Sarah Monette’s novel The Mirador (forthcoming, August 7th; I read an ARC) is a sequel to Mélusine and The Virtu, but differs in some important ways from that duology.
The most obvious difference is the inclusion of a third first-person point of view, that of Mehitabel Parr. Introduced in The Virtu, she is almost immediately revealed as an unwilling spy for the Bastion, the Mirador’s bitter enemy. I consider Mehitabel’s POV an excellent addition: she’s smart and sharp and provides a useful additional perspective on Mélusine society (particularly the Teverii, two-thirds of whom acquire a welcome though perhaps belated depth as a result).
Also, of course, Mehitabel provides plot: she’s been reactivated as a spy because the Bastion is preparing for . . . something. And there is another difference: the nature of the plot. In the first duology, the nature of the plot was apparent from early on: there’s a broken Virtu and an insane Felix; can they can be fixed? On the other hand, in The Mirador, the ultimate direction or goal of events is not immediately apparent. Mehitabel discovers that the Bastion is planning something, but does not know what. Mildmay attempts to shed his obsession with a dead woman by investigating her death, and finds himself among those of uncertain motive. And Felix fears the return of his former master, but does not know whether it is possible. As a result, the book’s pace again felt slightly leisurely to me, this time as I waited for the mysteries’ solutions to be revealed.
The Mirador‘s plot further differs in the amount of closure. Though it also opens a duology, which I suspect will be U-shaped, it stands alone much better than Mélusine does. That is, while the direction of the plot may not be immediately clear, by the end, it’s either wrapped up or pointed in a definite direction. [*] There is one possible exception, a matter that could be either plot or decoration. If it turns out to be plot, I’m not sure what the long-term consequences will be, but I anticipate there being plenty of time for that.
[*] A more subtle way in which this book has greater closure is how small matters from the beginning are referenced but inverted at the end. I thought this was awfully cool, though perhaps I’m just overly-proud of myself for noticing.
I think this greater closure will probably make the wait for the concluding book, Summerdown, more bearable. Whether it makes The Mirador a better place to start reading is less clear. On one hand, I wasn’t reading with an eye toward whether the book would be comprehensible to a new reader. On the other, The Mirador starts with Felix and Mildmay in pretty bad emotional shape—not as bad as Felix’s madness at the beginning of Mélusine, but still bad in a way that may not grab an unfamiliar reader. If someone tries it, I hope they’ll report back on their experience, but I won’t go so far as to recommend it.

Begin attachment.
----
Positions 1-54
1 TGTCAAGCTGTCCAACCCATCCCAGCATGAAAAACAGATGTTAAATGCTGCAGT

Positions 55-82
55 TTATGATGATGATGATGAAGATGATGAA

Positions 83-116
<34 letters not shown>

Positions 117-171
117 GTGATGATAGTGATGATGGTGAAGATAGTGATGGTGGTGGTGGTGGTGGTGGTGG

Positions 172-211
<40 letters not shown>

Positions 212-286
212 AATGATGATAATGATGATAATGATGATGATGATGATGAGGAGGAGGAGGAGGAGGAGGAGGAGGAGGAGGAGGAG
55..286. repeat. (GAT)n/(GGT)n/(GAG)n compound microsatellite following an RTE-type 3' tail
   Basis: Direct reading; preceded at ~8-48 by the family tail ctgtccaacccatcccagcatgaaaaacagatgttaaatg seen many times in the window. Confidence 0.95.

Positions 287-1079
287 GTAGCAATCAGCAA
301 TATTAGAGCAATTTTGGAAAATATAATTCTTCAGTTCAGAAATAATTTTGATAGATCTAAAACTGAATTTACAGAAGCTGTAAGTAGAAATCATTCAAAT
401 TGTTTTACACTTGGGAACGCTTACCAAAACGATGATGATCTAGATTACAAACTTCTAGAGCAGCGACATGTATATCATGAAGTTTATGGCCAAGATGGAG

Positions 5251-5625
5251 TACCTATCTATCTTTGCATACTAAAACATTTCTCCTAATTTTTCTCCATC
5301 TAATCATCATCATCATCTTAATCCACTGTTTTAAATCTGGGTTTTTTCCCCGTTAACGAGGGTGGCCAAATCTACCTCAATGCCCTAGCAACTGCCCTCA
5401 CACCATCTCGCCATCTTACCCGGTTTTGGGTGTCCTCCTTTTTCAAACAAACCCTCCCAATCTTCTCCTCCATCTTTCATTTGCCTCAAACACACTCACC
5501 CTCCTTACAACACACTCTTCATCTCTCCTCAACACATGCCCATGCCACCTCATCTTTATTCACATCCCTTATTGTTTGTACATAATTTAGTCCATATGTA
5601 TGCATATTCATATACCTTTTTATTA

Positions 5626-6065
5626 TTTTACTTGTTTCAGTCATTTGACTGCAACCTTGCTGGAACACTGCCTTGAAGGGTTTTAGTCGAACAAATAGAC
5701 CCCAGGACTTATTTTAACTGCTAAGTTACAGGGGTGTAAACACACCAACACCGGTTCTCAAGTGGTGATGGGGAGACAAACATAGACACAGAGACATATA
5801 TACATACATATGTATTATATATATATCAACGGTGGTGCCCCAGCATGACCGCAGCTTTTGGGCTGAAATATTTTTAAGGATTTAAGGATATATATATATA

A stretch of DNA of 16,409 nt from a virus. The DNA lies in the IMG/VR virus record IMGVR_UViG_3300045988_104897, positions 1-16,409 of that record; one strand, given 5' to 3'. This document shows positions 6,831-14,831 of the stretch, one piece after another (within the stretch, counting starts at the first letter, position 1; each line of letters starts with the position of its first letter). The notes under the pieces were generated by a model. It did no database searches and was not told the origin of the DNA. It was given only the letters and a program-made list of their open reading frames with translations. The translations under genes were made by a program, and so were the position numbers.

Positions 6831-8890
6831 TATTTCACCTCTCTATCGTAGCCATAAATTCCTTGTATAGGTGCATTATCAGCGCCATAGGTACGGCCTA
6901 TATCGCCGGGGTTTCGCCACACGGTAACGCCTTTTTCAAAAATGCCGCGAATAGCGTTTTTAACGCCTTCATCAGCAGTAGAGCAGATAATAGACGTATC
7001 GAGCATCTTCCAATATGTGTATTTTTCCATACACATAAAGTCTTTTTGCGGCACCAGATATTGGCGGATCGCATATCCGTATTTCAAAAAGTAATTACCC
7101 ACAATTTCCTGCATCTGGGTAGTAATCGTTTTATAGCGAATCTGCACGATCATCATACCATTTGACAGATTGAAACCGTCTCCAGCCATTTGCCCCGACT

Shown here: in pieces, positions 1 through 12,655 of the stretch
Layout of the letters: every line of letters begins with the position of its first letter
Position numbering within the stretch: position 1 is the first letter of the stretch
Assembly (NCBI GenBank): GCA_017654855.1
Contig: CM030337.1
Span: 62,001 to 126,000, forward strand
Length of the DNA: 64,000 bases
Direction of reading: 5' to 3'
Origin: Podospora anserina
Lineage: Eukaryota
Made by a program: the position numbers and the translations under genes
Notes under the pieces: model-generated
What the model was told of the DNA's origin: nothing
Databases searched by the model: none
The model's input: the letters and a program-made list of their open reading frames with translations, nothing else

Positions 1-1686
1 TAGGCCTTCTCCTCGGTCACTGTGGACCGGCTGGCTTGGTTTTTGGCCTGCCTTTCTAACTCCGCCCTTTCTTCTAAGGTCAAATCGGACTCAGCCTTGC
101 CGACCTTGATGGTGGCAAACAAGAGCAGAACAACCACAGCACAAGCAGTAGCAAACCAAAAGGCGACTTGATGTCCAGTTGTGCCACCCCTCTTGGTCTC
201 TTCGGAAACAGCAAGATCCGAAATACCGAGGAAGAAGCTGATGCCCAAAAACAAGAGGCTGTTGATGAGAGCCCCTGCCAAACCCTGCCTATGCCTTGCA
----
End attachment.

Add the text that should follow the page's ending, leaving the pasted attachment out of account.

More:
Speaking of characters being in bad emotional shape, Mildmay fans should be pleased to hear that he’s much more active in dealing with his angst in this book and accomplishes a great deal. (I was very pleased.) And he’s still a great narrator. As a small example, I was tickled pink by his comment, about Robert of Hermione, that “Felix hated him like there wasn’t nobody else around who’d do it right”; it just seems so apt.
Unfortunately I found another central character, Gideon, to be less vivid than he should be, which lessened some of the book’s force. I’m not sure why this was the case. The limitations of first-person point-of-view mean that some of his motivations are mysteries, but there’s a good deal of other detail about his personality—yet I had to flip back through the series to remind myself that it existed, because it just doesn’t seem to stick. Whether the lack is in me or the book, it’s not ideal.
Other than Gideon, though, and with the necessary caveats about reading the first half of a duology, I thought The Mirador was an excellent follow-up to Mélusine and The Virtu. I don’t feel authoritative enough to say that it’s objectively better than its predecessors—though I will assert that it’s not worse—but I can say that I liked it even more, and I’m greatly anticipating Summerdown.